What Do You Mean, "Faith"?

I just read an intriguing comment; this story is about faith! Of course it is; it isn’t only about faith but that is an element, one I hadn’t considered!

I mean, here’s this guy building a huge ship on dry land, and putting everything he has into the job, filling it up with a menagerie of animal squatters, domesticated and otherwise. Either he’s got a large tribe of hired help, not mentioned here, or he’s had to employ his neighbors for the occasion; aren’t they going to talk?!

So far as we know, there has been no person, book, weather report or any external source telling him he needs to do this! It isn’t telling him to go smite his Wicked Neighbors, or sacrifice his son to Chluthu, or to do anything antisocial, but he is taking a big step out of Consensus Reality here!

Now we typically hear the word “faith” from some person trying to tell us we need to do what he wants us to do, out of blind-faith in the Bible and in his understanding of what it all means.

But I think “faith” is a lot more about taking a step where we don’t see the ground, but only know it’s there!

“Belief” is another, related word. I recently read a Borg book where he pointed out something new to me. (Okay, Tony Priete (if I’m spelling him right) had said something similar about Hebrew… Their word for “true” was not about the factuality of a statement, as in Greek logic. It meant something more like “trustworthy, dependable.”) Borg says that until recently, we did not say that we “believed in” some statement or other. We “believed” a person; we trusted him. To “believe in God” implied that we agreed God exists, but the essence was, to trust God. It meant that we “beloved” God–which is the expression Borg says came first here.

What else?

Advertisements

3 responses

  1. I LOVE what you pointed out about the various etymologies of the word/meaning of “faith.” I think that is what I was getting at. As it is stated in James 1:2-4: My brothers and sisters, whenever you face trials of any kind,consider it nothing but joy, because you know that the testing of your faith produces endurance; and let endurance have its full effect, so that you may be mature and complete lacking in nothing.It sounds like the subtle yet enormous differences in the meaning of the word faith could allow for a wide variety of interpretations of the concept. You are obviously more well-read than I am (tending to be a life-long philosophical gleaner 🙂 but I prefer the non-concrete interpretations of these passages (as well as others) for the applicable meaning. I am sure we have all had some small experience that may allow us to relate to Noah on some level. I find his story very encouraging during such times.Oh, an just for the record…I no more consider myself a true “Lutheran” than I do a Sikh, Baptist, or Buddhist. I simply love the Spirit, the Light, God, the Creator, in all the various semantic expressions, and want to have love move into the world through me if possible. What an interesting way to study and have fellowship this Internet thing is.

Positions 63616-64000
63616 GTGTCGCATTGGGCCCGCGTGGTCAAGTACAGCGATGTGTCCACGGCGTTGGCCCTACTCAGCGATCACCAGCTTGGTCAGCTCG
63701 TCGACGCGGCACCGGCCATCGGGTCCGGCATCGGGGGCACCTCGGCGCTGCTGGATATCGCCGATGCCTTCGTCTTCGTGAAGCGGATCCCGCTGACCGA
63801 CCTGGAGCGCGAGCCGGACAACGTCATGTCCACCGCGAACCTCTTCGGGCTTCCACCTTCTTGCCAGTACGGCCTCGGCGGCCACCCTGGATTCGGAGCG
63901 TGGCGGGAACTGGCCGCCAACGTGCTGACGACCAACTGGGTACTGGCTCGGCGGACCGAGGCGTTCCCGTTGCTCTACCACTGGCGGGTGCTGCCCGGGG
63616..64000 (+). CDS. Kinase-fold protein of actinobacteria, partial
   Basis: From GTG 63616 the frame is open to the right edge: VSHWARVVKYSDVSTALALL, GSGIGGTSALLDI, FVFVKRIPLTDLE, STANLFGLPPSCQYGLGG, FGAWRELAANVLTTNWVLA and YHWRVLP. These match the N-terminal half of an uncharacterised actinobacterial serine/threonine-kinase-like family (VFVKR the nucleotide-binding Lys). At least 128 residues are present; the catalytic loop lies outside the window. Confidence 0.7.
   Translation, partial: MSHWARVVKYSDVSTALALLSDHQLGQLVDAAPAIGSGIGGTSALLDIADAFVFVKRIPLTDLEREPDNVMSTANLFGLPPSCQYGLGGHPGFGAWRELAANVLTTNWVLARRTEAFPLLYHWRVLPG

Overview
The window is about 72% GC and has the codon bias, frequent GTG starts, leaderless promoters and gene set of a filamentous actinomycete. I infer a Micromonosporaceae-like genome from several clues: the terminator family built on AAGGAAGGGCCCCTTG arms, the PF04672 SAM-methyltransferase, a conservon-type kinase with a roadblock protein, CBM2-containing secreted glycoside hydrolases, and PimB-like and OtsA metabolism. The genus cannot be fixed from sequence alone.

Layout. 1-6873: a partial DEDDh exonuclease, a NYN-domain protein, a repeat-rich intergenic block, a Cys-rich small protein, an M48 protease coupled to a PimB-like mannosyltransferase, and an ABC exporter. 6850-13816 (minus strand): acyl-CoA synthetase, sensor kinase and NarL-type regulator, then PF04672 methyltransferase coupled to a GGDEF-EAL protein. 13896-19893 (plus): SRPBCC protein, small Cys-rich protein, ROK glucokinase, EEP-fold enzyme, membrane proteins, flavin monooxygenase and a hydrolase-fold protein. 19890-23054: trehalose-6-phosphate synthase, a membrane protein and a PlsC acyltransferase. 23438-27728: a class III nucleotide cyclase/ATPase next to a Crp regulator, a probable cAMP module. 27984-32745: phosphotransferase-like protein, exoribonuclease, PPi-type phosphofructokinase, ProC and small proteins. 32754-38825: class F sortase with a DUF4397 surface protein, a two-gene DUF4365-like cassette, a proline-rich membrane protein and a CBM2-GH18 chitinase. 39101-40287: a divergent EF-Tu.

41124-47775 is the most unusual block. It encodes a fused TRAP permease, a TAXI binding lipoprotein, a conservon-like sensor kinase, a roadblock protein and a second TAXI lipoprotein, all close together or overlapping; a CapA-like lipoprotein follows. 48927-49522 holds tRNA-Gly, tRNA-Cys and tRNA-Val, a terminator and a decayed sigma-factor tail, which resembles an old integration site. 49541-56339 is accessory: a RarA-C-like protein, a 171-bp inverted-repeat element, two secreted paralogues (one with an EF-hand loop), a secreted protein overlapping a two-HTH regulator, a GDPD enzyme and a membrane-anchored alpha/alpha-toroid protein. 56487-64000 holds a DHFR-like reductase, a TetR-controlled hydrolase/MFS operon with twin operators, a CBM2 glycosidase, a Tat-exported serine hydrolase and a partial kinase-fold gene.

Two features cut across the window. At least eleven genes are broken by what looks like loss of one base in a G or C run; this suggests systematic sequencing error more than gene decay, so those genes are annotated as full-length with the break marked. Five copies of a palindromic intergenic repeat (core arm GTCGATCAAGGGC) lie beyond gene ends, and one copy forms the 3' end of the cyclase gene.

2. It’s not in front of me now, but Lewis Mumford wrote a poem dedicated to a son he lost in the war (air force), and a line from it was “trust to the air,” which I was very moved by. It also reminds me of the Hopi elders story about crossing the river and to risk losing track of the bottom: “…let go of the shore, push off into the middle of the river, keep our eyes open, and our heads above the water. …see who is in there with you and celebrate.”I was reading Romans 5-8 the other day and I felt that faith was contrasted to the following of law (Mosaic or OT covenant), and to act in faith was more like acting joyfully from the heart, which reminded me of message of joyful renunciation that Gandhi always spoke of (from the Bhagavad-Gita). A friend of mine looked up the meaning of faith as “knowledge” in Eph 3.16-17, which I take to be more a deep intuitive knowing (not intellectual): “… he may strengthen you with power through his Spirit in your inner being, so that Christ may dwell in your hearts through faith [knowledge].” It would make a difference in the meaning if faith included knowledge.

  3. & a synagogue commentary about crossing the Reed Sea (& the Jordan), that the waters did not part until the first ranks were in over their heads.& the true work of religion… would not be obeying the precepts (which are pointers towards conduct that keeps you on the path, not the end of the path) but to reach the point where you freely receive knowledge directly, rather than painfully building your tower towards it(?)

Leave a Reply

Fill in your details below or click an icon to log in:

WordPress.com Logo

You are commenting using your WordPress.com account. Log Out / Change )

Twitter picture

You are commenting using your Twitter account. Log Out / Change )

Facebook photo

You are commenting using your Facebook account. Log Out / Change )

Google+ photo

You are commenting using your Google+ account. Log Out / Change )

Connecting to %s